As meeting planners, show managers and exhibitors work together toward a successful trade show experience, there are things they can do to make it better, as recently pointed out in the February 2014 edition of The Meeting Professional. So, rather than fight to make things happen, seasoned trade show pros highlighted ways managers and exhibitors can work more effectively as a team
Here are the ten items outlined in the article:
Get exhibitors involved in the planning process.
Instead of working in a silo, invite booth exhibitors – a segment of small, medium and large vendors – to participate on the committee. By getting all parties involved, you will make certain the total objectives of the show are met.
Schedule exclusive trade show time.
"There must be dedicated hours for the trade show when there is nothing major competing with it," said Susan Friedmann from The Trade Show Coach.
Don't be too rigid and put your revenue objectives above anything else.
I get it – you want to have standards and make money. Who doesn't? But you have so many rules when it comes to EACs that make it virtually impossible for outside vendors to come in, even if they have a long-term relationship with the exhibitor. Standards make sense but knocking a vendor out because you don't personally know them, doesn't.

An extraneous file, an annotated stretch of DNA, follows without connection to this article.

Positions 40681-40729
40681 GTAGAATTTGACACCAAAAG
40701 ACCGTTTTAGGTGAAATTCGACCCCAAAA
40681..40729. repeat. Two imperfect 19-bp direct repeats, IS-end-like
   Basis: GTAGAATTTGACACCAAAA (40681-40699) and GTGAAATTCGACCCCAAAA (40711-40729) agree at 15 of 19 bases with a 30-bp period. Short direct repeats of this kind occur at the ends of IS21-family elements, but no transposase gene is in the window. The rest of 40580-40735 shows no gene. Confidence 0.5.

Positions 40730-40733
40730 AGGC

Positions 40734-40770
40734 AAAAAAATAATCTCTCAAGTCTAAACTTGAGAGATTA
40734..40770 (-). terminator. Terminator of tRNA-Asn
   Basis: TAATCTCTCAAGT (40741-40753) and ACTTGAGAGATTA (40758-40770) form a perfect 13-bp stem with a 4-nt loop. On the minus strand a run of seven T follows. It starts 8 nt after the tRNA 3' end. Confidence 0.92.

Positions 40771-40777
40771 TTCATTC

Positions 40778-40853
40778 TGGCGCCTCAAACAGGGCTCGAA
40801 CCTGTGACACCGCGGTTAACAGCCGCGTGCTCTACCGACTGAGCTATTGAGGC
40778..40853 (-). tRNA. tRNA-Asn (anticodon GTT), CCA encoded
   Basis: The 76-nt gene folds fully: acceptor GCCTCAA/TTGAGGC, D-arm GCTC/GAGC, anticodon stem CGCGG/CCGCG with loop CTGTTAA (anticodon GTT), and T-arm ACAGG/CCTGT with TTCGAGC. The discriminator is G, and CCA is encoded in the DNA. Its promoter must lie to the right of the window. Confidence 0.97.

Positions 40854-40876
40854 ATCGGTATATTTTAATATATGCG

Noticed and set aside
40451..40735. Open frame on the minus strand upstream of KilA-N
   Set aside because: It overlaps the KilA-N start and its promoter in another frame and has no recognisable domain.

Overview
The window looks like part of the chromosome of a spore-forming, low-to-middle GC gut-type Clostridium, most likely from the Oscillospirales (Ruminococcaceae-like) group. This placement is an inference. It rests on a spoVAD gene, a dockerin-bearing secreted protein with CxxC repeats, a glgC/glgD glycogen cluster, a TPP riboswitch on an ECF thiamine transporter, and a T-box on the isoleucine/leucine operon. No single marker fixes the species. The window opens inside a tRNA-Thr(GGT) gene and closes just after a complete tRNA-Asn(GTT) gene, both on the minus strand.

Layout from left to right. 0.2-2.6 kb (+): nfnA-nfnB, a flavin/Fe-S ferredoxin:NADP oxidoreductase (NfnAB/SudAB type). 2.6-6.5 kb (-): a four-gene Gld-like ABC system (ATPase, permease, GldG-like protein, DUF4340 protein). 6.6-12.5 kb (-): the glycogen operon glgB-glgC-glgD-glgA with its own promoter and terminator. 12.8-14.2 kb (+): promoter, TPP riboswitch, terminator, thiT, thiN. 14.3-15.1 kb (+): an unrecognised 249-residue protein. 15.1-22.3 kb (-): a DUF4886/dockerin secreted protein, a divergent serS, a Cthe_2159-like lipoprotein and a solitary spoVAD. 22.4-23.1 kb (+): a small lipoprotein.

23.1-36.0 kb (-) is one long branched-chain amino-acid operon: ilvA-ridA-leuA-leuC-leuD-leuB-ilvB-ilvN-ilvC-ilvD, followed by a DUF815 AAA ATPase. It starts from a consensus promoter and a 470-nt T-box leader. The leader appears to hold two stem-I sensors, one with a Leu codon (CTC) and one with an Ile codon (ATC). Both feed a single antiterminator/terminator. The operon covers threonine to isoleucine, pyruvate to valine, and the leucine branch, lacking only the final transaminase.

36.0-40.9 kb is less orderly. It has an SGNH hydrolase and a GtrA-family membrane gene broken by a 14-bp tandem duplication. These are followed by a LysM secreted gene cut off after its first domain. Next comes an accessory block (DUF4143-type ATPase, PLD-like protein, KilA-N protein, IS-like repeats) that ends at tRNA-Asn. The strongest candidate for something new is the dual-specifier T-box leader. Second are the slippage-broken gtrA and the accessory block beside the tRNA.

Also, adding exhibitors that are not a right fit for the show is a mistake. You will get them once and then they will be gone.
Give exhibitors information in the way they want to receive it.
Some will want attendee information on paper, others digitally. Some will want detailed information about attendees others just a cursory scan. The important thing is to give them what they want.
Allow for flexibility on the floor.
Some exhibitor's will want to set appointment, others will want to have a product launching event and others yet will want to set up a relaxing lounge armed with a charging station.
As long as the booth participants don't create a safety hazard or infringe on others, let it happen.
Target your attendees.
Every attendee is not a right fit for you. If you receive #4 from above from your show manager, you should be able to target a very small segment of attendees in hopes you will have long, mutually beneficial conversations with them.
Go to the education.
If you and your team attend the conference as attendees, you may learn about the concerns and challenges of your market and be able to highlight the products and services you offer when they come by your booth.
Keep it interactive.
Rent iPads and have touch screens in your booth so attendees can be more in command of the experience. The more visually appealing your booth should equate to more traffic to it and can foster engagement with attendees.
Man the booth with experts.
"Attendees don't want to be sold to anymore — they want to be educated," shared Traci Browne, Owner of Red Cedar Marketing.
Emphasize what's new.
Attendees want to know what new products and services you have and what is on the horizon. They can go to your website to see what you currently offer. Think of the lure of the auto show; it isn't about what is on the road today, but what is coming.